"The thing that saved us was music," says one of the many activists interviewed in director Lee Hirsh's Amandla!, "it was part of liberating ourselves". Ten years in development, this fascinating and compelling documentary tells the story of South Africa's apartheid regime from the perspective of the musicians who composed, played and sang songs of freedom, revolution and change.
Covering around half a century of apartheid rule, Hirsch interviews musicians, activists, politicians and former protestors in an attempt to discover what influence the songs of liberation had on the anti-apartheid movement.
Vitally important in mobilising a large - often illiterate - mass protest movement, the ballads, anthems and chants of this period were often the primary means of building political consciousness and encouraging solidarity in the face of adversity. Acting as both a documentary about music and a South African history lesson, Hirsh's film combines archive footage with interviews with now legendary figures such as Hugh Masekela, Mariam Makeba and Abdullah Ibrahim.
"REMINDS IS HOW HIGH THE STAKES WERE"
The linking focus of the film, though, is musician Vuysilie Mini, whose song Beware Verwoerd! (The Black Man Is Coming!) was one of the first responses to the establishment of apartheid in 1948 by Hendrick Verwoerd. Mini was executed in 1964, along with hundreds of other liberation leaders, and Hirsh edits footage of his pauper's grave being exhumed in 1998 and his subsequent, honorable reburial into the film in order to remind us how high the stakes were for those who fought against the white regime.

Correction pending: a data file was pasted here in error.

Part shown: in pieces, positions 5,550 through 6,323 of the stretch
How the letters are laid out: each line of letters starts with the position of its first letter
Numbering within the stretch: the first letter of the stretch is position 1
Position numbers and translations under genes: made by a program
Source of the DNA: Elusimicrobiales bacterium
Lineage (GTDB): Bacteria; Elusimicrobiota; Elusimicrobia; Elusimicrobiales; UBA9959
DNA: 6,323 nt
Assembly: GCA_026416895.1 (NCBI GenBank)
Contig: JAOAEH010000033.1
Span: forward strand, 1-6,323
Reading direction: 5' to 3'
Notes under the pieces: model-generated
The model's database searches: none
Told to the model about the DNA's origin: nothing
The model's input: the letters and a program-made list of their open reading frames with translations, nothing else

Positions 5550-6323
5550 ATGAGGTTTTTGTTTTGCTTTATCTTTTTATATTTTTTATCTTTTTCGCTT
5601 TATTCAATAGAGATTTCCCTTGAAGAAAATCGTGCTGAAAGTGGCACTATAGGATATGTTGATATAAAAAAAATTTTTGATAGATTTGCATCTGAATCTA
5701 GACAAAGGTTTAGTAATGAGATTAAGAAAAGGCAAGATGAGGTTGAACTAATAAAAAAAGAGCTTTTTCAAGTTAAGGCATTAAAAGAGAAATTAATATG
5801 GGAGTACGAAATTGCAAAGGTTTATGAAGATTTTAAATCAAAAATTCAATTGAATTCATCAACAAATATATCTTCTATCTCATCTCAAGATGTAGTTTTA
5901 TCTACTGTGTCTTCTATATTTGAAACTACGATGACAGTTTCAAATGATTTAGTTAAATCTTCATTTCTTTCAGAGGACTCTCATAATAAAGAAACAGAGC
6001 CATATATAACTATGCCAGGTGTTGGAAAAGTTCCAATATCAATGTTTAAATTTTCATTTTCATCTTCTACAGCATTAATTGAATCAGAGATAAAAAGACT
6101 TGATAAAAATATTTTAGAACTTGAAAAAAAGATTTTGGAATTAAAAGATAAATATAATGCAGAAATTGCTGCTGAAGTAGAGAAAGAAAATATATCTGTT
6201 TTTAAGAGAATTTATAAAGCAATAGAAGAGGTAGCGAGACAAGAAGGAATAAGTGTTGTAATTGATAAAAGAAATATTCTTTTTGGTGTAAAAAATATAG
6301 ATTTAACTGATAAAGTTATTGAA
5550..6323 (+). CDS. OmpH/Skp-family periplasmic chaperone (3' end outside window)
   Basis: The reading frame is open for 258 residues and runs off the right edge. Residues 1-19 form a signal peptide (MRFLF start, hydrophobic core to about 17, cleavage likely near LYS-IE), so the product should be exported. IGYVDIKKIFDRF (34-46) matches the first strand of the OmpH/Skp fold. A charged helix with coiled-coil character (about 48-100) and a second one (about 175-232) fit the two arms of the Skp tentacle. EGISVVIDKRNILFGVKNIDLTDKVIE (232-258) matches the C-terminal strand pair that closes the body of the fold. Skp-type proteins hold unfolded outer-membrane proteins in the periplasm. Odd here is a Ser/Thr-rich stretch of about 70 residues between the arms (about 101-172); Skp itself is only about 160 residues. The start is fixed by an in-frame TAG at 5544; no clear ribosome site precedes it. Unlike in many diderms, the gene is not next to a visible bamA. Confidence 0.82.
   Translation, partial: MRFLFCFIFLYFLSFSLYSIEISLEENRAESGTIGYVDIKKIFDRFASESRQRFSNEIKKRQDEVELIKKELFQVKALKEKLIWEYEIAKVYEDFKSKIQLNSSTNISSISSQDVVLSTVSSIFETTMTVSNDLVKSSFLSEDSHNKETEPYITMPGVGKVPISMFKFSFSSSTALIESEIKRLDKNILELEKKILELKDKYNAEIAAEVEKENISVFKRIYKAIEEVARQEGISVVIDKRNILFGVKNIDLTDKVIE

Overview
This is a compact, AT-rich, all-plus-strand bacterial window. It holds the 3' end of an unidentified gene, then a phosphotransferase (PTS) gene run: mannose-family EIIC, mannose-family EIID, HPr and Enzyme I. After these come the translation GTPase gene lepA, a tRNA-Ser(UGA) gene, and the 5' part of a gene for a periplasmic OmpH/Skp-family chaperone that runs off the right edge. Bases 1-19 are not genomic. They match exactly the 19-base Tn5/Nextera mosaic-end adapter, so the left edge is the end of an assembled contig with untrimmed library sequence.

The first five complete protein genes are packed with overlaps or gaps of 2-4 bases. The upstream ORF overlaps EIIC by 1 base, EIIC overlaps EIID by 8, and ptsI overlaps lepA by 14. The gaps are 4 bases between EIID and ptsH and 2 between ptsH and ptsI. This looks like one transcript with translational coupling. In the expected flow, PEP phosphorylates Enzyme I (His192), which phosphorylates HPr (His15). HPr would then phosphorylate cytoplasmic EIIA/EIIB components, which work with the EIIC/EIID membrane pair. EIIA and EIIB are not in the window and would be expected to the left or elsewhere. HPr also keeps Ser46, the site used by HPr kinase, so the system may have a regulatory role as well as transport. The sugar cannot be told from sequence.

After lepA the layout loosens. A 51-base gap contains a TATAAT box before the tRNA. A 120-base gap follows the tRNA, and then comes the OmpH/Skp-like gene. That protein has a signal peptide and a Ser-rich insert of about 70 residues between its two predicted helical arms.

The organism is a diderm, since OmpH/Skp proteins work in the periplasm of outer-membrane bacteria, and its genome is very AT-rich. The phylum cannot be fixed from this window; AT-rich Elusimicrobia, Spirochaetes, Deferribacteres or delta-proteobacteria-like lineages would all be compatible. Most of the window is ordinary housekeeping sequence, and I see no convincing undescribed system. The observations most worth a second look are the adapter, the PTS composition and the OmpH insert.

Contextualising the music against the background of the mass destruction of black communities in the 50s, the Sharpeville riots in the 60s, the Soweto uprising in the 70s, and the increasingly brutal response of the 80s that signalled the death throes of apartheid, Amandla! documents the ballads, protest songs, and anthems that prove, as one musician puts it "The more we sing, the more we shall see cracks in the walls of Jericho."